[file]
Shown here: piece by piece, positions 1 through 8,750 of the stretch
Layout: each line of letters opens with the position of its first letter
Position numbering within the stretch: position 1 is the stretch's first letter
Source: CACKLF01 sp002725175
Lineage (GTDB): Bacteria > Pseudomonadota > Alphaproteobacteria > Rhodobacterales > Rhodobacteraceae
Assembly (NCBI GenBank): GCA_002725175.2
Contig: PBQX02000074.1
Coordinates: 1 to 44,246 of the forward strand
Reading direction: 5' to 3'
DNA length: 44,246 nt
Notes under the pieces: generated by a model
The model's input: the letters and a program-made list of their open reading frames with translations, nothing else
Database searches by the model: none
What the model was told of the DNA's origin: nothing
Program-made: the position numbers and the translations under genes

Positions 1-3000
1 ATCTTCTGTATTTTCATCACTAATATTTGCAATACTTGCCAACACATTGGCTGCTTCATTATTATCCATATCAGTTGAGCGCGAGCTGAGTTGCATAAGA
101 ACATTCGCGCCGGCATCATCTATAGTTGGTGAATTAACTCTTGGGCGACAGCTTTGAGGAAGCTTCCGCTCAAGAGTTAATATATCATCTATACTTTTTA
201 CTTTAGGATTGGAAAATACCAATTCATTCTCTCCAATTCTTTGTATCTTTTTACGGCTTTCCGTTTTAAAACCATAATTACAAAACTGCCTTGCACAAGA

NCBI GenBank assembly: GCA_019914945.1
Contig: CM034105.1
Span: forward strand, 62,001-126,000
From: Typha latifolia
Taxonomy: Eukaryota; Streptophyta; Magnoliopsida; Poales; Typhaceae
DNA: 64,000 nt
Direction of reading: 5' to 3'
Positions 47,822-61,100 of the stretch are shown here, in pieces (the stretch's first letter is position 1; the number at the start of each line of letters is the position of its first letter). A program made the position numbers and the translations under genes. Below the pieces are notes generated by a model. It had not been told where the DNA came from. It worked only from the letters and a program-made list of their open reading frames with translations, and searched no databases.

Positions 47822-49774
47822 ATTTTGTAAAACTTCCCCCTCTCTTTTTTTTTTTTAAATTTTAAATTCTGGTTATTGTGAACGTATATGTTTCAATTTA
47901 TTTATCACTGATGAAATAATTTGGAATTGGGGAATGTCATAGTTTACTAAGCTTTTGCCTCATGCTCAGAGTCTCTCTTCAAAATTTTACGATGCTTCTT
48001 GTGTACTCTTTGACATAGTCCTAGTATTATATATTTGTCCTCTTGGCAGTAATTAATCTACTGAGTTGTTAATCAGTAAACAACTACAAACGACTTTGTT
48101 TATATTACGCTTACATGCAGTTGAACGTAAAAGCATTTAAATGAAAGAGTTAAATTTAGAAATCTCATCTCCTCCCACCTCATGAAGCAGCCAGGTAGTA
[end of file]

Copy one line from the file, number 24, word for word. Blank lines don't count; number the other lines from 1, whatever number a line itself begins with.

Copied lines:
Taxonomy: Eukaryota; Streptophyta; Magnoliopsida; Poales; Typhaceae